So, following a recent session of our Savage Worlds campaign, we were made aware of the ability to "Aim" (standard action, nothing to do with super powers or edges, etc.).

From the explanation, if a player does not move, they can aim to get a bonus to hit and/or damage; but they must (apparently) sacrifice their entire turn to gain the benefit. However, in most situations, this can simply be negated by the target moving into cover.

To me, this seems like either a completely useless power, or it was misinterpreted.

How does the "Aim" rule actually work, and if this is correct, how can this be used effectively in combat?


1 Answer 1


Your interpretation of the rules is mostly correct. It gives +2 to hit but not to damage:

A character who spends a full round aiming (no movement allowed) may add +2 to his Shooting or Throwing roll in the following round versus whatever he aimed at (a person, vehicle, etc.). Aiming for multiple rounds has no extra effect.

p.70 Savage Worlds Deluxe or p.79 Deluxe Explorer Edition, Situational Combat rules

Aim is a situational thing that when used is powerful. How much utility it gets depends on the types of scenario the GM throws at the players and how realistically NPCs react to situations. It also gets more use with clever teamwork.

If every map the GM uses has a lot of cover that NPCs can completely hide behind, aim will be less useful. With maps where there is less of this type of cover, avoiding enemies who aim at you becomes a lot more difficult.

Another factor is how NPCs are being played. If a GM assumes every NPC is automatically aware of a PC who is aiming and reacts accordingly, it will massively reduce its usefulness. When I GM, I try to play the NPCs more realistically. In the chaos of a typical combat it is not realistic to assume all NPCs will be aware every time someone aims. I might throw in a Notice roll if appropriate, or if an enemy is engaged with another combatant, they might not notice at all.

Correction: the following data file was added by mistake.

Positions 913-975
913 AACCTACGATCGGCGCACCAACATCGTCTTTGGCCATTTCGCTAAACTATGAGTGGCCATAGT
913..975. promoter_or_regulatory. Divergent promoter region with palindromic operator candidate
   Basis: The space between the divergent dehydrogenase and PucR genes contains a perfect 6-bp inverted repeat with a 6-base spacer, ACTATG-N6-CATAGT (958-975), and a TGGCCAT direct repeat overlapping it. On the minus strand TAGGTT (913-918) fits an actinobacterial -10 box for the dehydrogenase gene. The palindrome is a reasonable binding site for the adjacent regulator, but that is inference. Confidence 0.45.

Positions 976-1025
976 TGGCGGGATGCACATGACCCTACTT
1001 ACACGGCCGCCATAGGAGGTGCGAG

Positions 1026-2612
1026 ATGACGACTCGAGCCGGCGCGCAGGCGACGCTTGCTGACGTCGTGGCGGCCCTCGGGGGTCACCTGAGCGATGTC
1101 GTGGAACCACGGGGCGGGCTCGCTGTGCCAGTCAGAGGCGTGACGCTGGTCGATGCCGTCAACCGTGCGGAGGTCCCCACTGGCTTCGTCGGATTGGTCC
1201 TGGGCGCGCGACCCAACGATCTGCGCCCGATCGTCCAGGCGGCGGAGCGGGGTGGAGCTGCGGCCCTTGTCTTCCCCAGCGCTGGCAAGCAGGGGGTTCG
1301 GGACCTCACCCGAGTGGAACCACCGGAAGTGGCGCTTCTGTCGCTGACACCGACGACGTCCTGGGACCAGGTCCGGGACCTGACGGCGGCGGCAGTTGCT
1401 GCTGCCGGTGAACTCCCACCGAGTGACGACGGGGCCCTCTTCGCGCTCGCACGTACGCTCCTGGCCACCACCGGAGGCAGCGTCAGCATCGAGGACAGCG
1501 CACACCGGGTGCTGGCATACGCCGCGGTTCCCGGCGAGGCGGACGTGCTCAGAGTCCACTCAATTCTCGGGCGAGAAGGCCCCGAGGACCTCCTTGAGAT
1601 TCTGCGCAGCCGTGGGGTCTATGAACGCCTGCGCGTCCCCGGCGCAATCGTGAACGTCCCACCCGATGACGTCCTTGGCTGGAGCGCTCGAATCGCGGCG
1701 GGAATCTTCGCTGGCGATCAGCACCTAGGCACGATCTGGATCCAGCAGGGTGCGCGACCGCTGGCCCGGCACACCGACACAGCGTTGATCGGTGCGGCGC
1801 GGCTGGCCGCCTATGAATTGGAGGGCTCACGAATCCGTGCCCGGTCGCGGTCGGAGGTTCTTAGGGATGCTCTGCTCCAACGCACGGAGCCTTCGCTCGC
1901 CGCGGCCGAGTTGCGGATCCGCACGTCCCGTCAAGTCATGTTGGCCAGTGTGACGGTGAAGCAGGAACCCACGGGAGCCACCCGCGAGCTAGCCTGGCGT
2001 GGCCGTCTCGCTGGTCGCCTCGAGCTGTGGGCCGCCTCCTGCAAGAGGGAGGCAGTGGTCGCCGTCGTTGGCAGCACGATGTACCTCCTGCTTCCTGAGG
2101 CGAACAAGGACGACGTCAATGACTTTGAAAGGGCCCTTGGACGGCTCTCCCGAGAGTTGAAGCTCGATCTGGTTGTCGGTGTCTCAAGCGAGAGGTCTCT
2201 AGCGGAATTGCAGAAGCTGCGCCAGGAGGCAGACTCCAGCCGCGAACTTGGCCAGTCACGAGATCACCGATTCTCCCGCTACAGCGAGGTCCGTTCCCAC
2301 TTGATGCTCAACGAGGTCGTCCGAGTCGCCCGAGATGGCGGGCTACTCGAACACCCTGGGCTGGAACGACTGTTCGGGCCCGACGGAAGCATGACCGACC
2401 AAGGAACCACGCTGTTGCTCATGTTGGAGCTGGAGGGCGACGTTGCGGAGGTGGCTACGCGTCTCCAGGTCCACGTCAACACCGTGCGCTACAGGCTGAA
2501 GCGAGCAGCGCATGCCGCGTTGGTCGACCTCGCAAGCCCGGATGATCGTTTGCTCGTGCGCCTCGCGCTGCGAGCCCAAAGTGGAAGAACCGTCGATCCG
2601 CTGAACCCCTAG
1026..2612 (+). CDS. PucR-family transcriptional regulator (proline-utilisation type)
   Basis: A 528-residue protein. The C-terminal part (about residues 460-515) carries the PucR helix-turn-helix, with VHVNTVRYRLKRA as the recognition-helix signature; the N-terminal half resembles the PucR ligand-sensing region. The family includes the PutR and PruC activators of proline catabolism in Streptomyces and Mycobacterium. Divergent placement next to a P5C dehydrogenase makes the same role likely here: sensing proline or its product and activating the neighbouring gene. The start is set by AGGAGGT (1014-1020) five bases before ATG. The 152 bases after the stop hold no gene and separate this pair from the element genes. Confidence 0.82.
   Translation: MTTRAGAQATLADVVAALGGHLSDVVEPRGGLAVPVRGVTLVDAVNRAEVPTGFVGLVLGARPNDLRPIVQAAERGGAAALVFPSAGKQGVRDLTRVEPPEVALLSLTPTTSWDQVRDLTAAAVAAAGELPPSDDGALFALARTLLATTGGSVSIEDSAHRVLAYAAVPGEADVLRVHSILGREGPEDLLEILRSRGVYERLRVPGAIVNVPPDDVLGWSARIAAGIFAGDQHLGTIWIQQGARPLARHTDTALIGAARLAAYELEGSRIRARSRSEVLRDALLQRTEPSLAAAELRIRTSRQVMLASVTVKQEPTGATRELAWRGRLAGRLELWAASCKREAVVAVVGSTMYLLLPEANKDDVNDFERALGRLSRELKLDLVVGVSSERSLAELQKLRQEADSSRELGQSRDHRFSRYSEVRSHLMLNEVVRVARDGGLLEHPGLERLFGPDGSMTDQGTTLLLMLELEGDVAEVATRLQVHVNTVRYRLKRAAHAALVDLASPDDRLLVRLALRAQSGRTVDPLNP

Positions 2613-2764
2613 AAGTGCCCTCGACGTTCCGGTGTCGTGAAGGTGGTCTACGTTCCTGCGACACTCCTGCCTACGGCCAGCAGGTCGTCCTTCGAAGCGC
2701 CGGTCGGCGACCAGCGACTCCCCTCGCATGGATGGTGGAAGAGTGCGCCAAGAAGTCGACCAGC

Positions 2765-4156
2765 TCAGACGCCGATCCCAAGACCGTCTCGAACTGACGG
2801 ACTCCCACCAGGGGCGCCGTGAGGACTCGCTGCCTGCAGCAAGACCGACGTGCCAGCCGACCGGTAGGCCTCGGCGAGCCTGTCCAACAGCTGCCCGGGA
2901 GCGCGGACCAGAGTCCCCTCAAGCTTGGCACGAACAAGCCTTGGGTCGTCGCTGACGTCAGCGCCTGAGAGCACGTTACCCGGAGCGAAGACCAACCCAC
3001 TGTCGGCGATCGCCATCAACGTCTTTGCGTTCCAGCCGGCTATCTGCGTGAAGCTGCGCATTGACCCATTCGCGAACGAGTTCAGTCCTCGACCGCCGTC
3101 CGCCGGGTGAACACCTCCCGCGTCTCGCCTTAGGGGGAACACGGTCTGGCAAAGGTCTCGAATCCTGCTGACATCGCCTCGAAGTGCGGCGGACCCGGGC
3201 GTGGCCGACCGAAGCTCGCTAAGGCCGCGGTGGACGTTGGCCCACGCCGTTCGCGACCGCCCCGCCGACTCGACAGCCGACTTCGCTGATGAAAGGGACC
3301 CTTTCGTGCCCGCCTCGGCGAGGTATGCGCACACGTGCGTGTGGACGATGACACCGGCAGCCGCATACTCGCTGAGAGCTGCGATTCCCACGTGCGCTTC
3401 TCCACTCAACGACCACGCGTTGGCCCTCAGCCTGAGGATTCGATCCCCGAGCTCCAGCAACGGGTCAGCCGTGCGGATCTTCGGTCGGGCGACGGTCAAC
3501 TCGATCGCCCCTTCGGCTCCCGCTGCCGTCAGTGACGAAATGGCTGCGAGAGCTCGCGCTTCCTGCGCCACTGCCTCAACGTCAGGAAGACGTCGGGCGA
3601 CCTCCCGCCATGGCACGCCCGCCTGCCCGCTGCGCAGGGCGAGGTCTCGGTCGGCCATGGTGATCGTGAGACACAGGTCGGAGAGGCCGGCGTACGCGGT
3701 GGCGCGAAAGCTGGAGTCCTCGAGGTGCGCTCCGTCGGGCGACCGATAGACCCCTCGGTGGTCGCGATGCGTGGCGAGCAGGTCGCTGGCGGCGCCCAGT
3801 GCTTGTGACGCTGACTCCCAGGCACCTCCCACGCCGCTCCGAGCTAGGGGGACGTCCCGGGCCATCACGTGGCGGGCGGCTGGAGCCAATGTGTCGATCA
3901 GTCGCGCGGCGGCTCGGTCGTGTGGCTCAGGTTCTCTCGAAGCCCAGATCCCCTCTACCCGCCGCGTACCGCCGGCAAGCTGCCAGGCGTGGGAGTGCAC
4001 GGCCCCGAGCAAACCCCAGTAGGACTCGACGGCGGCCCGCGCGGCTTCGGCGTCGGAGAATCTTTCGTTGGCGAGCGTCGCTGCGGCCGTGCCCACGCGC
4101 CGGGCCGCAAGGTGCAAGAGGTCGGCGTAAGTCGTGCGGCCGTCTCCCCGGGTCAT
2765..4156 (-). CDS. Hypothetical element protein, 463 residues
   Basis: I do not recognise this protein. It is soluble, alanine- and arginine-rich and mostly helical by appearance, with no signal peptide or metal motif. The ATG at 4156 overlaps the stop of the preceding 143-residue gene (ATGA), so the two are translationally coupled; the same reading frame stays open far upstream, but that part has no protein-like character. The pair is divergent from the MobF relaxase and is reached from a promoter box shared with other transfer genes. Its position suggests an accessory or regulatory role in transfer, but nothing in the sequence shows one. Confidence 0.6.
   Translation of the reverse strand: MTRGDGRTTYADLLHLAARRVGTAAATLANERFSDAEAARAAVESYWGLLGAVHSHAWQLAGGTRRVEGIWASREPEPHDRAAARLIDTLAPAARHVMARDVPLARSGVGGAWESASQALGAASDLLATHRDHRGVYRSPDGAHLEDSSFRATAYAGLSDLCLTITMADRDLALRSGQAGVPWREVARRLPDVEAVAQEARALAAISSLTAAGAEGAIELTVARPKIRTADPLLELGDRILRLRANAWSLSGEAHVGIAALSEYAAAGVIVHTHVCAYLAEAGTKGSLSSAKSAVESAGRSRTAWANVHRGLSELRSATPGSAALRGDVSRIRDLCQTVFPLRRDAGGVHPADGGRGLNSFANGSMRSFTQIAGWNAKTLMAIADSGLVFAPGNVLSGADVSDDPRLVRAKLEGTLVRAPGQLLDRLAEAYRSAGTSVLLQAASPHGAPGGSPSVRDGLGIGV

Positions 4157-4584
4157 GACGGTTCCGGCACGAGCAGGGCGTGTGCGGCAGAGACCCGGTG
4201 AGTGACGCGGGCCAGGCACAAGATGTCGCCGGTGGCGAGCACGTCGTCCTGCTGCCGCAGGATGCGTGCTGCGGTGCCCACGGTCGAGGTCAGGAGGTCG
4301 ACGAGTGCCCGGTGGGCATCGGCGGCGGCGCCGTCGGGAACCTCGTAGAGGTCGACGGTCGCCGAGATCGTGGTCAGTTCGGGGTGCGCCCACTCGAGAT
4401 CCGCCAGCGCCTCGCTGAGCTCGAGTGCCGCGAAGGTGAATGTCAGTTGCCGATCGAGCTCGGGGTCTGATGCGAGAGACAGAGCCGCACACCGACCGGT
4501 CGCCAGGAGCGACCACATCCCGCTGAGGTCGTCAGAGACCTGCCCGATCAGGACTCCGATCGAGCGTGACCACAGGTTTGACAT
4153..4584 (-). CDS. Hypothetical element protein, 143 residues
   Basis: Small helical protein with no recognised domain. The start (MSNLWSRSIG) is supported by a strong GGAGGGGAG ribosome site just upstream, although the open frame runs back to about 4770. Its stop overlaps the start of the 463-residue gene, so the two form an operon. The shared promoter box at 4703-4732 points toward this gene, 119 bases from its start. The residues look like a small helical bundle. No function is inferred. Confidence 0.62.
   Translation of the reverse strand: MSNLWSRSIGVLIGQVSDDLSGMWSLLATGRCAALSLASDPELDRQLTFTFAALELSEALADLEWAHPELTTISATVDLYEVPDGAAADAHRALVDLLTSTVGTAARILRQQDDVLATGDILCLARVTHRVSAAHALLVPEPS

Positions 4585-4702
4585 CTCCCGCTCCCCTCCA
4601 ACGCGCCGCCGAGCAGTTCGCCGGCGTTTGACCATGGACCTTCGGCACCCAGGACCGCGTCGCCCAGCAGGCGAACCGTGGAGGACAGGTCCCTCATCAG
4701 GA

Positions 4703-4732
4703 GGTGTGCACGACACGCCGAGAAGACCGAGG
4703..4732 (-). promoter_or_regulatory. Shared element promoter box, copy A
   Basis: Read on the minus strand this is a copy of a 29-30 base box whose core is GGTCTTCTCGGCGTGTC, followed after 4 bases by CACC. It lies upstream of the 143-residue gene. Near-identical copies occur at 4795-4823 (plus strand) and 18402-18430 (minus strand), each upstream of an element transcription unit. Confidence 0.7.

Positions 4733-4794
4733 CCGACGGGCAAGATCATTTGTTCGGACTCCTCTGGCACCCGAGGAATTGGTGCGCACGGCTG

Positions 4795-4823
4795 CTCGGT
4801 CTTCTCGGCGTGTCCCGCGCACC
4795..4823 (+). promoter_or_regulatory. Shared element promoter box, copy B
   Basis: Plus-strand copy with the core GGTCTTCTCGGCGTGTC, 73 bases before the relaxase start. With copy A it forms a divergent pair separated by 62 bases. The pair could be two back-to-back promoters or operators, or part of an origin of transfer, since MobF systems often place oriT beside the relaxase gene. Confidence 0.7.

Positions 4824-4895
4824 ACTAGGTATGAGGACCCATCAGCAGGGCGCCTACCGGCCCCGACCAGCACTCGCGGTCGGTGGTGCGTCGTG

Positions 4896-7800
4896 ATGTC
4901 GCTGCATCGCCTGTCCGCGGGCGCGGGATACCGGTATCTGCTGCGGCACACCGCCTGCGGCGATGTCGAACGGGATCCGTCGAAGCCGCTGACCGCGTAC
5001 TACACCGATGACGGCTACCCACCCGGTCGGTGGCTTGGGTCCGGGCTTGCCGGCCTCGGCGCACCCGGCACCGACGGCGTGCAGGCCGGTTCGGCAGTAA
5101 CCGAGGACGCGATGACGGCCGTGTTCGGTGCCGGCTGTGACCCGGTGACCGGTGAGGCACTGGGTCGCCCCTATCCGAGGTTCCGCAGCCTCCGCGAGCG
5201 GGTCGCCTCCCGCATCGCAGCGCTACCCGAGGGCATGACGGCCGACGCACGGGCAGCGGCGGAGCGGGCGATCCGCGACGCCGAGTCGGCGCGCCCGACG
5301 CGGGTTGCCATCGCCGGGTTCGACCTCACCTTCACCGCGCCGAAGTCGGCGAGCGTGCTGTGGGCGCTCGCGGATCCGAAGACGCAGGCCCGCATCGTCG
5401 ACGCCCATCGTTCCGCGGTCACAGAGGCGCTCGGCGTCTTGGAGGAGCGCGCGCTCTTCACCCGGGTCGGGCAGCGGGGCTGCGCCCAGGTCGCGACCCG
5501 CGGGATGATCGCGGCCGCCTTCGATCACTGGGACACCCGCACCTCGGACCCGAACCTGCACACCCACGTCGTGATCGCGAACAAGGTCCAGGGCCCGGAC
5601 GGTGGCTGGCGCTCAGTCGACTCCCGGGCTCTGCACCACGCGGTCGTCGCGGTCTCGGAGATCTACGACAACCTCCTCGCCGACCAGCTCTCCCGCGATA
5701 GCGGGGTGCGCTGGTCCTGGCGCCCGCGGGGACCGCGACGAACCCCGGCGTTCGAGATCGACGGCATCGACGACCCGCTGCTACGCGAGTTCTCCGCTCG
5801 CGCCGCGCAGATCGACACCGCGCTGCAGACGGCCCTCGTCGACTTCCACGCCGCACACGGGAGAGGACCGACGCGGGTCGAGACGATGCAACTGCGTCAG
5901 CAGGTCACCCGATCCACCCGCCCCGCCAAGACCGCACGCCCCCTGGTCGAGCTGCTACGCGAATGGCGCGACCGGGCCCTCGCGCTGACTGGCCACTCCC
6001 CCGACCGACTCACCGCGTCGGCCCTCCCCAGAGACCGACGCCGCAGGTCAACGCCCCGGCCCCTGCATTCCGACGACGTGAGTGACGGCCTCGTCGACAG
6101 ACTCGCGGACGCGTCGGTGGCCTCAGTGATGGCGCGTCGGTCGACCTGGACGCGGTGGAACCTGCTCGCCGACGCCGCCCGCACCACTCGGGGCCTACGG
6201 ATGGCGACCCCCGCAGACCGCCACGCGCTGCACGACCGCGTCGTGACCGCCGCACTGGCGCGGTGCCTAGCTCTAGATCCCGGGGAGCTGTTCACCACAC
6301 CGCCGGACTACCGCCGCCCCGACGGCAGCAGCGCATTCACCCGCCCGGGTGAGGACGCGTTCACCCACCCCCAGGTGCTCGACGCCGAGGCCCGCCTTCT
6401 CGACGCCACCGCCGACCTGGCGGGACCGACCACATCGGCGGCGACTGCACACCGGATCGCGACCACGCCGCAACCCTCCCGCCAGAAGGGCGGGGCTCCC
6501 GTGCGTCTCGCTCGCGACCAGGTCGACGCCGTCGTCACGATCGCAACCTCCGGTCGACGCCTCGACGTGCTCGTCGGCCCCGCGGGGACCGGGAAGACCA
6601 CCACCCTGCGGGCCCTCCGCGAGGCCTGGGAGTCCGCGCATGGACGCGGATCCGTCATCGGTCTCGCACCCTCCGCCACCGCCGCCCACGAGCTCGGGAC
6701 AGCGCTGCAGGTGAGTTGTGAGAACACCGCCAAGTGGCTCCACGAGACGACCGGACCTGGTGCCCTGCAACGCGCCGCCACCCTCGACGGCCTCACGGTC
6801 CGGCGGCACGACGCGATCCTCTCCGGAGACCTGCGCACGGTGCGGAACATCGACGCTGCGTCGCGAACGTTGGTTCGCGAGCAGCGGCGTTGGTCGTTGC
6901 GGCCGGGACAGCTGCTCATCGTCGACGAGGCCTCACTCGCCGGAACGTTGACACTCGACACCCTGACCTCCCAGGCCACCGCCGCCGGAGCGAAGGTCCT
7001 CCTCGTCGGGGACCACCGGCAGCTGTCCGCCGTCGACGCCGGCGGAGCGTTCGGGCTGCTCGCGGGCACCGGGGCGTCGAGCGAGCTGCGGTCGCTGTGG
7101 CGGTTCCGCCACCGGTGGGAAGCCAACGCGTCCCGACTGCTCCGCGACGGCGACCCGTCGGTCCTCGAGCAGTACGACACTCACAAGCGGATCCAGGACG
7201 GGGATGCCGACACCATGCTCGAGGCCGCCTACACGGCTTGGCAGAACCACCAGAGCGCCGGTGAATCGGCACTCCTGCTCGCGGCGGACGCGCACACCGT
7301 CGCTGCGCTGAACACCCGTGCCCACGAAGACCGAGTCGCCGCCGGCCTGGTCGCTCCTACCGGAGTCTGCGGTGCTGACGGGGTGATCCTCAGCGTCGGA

The type of enemy also matters. Combat-trained soldiers are going to react tactically to an aiming opponent, but a pack of wolves or other enemies who act on instinct would not.

Teamwork can also help. Aim gets a lot of use in the initial round of combat before the enemy is fully aware of the PCs presence. This is particularly the case if PCs are in a position they've allowed to prepare a little for. In prepared situations like this, I assume that PCs who want to can have been aiming coming into the first round of combat if enemies have been visible. If they choose to do this, I will generally give the opposition a Notice roll to spot them if they've made an attempt to conceal their position.

Teamwork also helps when you have melee characters who can tie up a target and make it difficult for them to retreat behind cover. As stated above, I often rule that an NPC engaged in hand-to-hand combat wouldn't necessarily see an aiming enemy if it makes sense. Also, if you give an enemy the choice between taking a melee attack from withdrawing from combat, or a shot from an aiming opponent, things become a lot more interesting. You can also attempt to reduce the maneuverability of enemies, e.g. by knocking them prone to reduce their pace.

So in summary, aiming is a powerful tool that is situational, and for good reason. +2 to Shooting rolls is a big bonus in Savage Worlds, and if it was always in play, then it would be too powerful. The GM can help by varying the circumstances and types of battlefields combat takes place on, as well as portraying NPCs realistically. Players can help by tying up combatants and making it more difficult for them to retreat behind cover.


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